Compiled by Gulnara Khasanova
DAILY REVIEW FROM BASHKORTOSTANBashkortostan Preparing Municipal Reform
Within the framework of local self-government reform, Bashkortostan may reduce the number of municipal bodies by merging smaller ones with larger entities, an RFE/RL Ufa correspondent reported on 29 March, referring to the republican council on local self government headed by Bashkir President Murtaza Rakhimov. As many as 1,032 municipalities are currently registered in Bashkortostan, those which will not be merged are expected to have their status downgraded to city districts. The reform will require instituting about 10 new republican laws redefining the legal status of municipalities and the powers of their leaders. Bashkortostan's legislators are to submit draft laws to the local self-government council by 1 September.
Bashkortostan's Tatar Community Complains About Oppression Of Its Native Language
An activist of the Tatar civic movement and the head of the Tatar philology chair at Bashkir State University, Radik Sibegetov, told an RFE/RL Ufa correspondent on 29 March that many of those hired as Tatar-language teachers in Bashkortostan schools were either trained as teachers of other subjects or are specialists in other fields who failed to find jobs in those fields. Sibegetov's chair specializes in preparing Tatar journalists or high-profile teachers in Tatar linguistics.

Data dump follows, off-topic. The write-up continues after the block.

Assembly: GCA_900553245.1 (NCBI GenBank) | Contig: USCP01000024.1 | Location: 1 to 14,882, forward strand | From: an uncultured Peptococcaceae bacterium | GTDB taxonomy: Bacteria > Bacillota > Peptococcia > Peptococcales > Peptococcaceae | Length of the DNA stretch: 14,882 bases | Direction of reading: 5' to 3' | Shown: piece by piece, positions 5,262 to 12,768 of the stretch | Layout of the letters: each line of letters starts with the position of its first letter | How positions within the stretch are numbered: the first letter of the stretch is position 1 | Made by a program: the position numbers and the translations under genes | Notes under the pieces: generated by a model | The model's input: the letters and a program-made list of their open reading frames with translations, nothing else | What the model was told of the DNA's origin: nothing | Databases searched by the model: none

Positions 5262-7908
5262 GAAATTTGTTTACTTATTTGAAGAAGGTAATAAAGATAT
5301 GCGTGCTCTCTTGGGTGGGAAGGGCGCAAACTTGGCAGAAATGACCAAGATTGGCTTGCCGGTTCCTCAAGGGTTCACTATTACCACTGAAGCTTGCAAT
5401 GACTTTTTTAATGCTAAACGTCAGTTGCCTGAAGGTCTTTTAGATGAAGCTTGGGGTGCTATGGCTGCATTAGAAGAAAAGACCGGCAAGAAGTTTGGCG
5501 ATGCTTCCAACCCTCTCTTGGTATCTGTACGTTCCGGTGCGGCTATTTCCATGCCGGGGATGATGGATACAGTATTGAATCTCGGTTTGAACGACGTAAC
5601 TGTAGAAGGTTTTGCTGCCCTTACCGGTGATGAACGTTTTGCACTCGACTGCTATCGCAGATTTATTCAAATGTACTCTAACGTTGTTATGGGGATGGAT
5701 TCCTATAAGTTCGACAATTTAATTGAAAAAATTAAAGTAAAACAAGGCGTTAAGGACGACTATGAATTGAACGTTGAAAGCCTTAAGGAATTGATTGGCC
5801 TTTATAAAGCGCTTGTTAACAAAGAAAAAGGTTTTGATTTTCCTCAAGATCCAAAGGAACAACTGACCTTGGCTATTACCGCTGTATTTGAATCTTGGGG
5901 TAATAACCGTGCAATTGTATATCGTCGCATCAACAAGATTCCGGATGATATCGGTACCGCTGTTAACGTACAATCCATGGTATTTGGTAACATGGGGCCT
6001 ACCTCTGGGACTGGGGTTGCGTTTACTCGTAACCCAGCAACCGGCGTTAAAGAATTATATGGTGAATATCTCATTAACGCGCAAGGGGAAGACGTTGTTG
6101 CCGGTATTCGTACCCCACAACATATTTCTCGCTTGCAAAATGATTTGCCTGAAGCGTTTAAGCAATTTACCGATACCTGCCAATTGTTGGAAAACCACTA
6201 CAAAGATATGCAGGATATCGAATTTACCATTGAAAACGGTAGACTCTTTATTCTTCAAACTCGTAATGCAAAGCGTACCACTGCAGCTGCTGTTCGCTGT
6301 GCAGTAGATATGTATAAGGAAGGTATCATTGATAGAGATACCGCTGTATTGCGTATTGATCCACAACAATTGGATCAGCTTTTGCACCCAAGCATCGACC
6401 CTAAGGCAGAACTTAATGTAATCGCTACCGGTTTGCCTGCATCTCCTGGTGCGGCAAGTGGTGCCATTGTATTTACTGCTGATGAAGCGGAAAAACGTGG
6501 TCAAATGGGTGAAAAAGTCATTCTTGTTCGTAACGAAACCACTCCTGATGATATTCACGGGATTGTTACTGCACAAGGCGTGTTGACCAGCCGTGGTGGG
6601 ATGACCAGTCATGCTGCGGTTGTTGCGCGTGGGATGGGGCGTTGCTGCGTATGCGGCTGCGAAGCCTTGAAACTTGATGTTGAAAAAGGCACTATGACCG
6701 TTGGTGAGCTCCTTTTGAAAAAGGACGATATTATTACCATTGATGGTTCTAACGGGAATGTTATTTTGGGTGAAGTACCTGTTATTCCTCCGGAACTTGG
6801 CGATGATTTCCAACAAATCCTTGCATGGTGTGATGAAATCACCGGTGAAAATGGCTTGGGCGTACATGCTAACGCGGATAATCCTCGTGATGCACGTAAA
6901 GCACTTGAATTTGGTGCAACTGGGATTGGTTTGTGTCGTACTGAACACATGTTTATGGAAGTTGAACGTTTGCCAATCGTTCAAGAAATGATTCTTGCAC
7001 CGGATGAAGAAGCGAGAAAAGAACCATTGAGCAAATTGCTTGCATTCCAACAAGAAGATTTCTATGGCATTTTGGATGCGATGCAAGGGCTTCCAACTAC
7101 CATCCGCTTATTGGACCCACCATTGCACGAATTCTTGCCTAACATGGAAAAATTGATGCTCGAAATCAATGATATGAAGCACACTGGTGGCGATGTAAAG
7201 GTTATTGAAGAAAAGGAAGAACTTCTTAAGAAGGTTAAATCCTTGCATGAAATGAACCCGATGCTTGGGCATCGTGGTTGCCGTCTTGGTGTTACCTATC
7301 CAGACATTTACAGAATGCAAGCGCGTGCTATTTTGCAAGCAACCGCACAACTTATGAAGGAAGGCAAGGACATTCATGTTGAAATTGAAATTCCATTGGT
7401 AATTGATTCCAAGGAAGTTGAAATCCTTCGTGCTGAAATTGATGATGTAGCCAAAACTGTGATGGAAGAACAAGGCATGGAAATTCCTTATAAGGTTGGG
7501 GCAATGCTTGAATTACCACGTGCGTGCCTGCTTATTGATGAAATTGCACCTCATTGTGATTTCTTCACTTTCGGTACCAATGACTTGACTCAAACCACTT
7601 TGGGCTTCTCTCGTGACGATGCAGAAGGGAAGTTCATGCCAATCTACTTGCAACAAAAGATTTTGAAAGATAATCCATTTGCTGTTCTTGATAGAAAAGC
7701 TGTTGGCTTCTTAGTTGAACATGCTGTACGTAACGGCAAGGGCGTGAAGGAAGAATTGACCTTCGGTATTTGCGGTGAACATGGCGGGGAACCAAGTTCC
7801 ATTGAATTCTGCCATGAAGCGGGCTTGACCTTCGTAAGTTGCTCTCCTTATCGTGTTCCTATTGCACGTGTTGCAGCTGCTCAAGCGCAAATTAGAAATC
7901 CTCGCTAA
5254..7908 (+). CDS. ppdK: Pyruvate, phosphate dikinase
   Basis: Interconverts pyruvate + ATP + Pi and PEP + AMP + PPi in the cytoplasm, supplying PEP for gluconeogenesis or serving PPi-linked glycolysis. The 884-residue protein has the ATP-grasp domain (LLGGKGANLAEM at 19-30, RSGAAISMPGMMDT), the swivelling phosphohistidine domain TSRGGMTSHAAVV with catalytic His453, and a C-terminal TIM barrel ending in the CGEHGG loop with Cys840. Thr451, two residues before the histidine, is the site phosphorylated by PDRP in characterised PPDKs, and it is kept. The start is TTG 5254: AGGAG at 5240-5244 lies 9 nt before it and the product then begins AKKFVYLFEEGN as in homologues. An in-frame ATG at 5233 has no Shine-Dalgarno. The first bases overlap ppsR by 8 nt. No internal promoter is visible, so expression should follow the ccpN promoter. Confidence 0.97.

Meanwhile, a number of Tatar school principals in Bashkortostan complained to an RFE/RL Ufa correspondent the same day that their regional administrations have prevented their students from taking part in a republican contest to see who has the best knowledge of Tatar language and literature.
Bashkortostan To Look Into Canada's Housing Industry
A Bashkir governmental delegation led by Prime Minister Rafael Baydavletov left for Canada on 29 March to meet with the managers of that country's major construction companies and to get acquainted with the latest construction technologies used there, the governmental press service reported yesterday.
According to official sources, Bashkortostan is one of the Volga-Ural area's leaders in housing, which is exemplified by a strong demand for private apartments. At the same time, the high prices of these new apartments has created a situation where some 30 percent of the residences built in 2003 remained unoccupied.
Compiled by Iskender Nurmi